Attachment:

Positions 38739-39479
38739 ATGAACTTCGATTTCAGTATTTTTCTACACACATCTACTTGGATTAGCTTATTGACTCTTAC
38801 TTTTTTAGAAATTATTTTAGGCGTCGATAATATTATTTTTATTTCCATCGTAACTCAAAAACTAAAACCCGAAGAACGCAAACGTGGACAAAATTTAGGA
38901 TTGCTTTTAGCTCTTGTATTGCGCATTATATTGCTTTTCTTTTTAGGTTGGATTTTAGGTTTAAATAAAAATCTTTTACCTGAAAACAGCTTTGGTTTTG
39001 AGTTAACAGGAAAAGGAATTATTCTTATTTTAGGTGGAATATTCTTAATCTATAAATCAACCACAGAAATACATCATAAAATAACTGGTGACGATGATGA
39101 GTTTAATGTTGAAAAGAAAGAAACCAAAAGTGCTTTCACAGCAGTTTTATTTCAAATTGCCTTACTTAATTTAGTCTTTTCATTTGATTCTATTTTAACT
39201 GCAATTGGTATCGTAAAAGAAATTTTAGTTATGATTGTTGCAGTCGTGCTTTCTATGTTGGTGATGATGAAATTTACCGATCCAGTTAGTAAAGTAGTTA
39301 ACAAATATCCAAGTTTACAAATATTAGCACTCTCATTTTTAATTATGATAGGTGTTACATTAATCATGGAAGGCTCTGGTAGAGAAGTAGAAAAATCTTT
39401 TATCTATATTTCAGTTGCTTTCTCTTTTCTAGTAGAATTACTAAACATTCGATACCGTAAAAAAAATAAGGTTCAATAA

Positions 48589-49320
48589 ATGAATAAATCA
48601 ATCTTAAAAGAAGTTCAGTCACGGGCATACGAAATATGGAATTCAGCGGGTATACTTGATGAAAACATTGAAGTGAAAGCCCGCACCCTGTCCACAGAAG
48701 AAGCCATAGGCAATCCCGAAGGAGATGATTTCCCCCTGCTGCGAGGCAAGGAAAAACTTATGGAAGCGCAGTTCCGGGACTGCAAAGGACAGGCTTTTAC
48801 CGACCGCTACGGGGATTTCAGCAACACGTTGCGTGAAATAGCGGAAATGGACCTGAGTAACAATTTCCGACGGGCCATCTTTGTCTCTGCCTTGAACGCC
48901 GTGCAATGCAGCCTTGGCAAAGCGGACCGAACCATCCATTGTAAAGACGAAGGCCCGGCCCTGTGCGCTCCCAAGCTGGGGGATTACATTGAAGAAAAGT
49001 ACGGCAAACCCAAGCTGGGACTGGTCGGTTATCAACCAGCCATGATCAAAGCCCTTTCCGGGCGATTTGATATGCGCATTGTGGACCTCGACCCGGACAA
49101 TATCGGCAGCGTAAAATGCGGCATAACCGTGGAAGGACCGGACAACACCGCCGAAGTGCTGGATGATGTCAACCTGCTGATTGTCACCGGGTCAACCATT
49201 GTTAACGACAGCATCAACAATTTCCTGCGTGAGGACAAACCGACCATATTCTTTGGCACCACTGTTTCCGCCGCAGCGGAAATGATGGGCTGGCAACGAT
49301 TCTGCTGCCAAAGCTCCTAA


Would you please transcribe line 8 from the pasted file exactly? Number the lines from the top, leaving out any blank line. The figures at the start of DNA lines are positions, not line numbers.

39301 ACAAATATCCAAGTTTACAAATATTAGCACTCTCATTTTTAATTATGATAGGTGTTACATTAATCATGGAAGGCTCTGGTAGAGAAGTAGAAAAATCTTT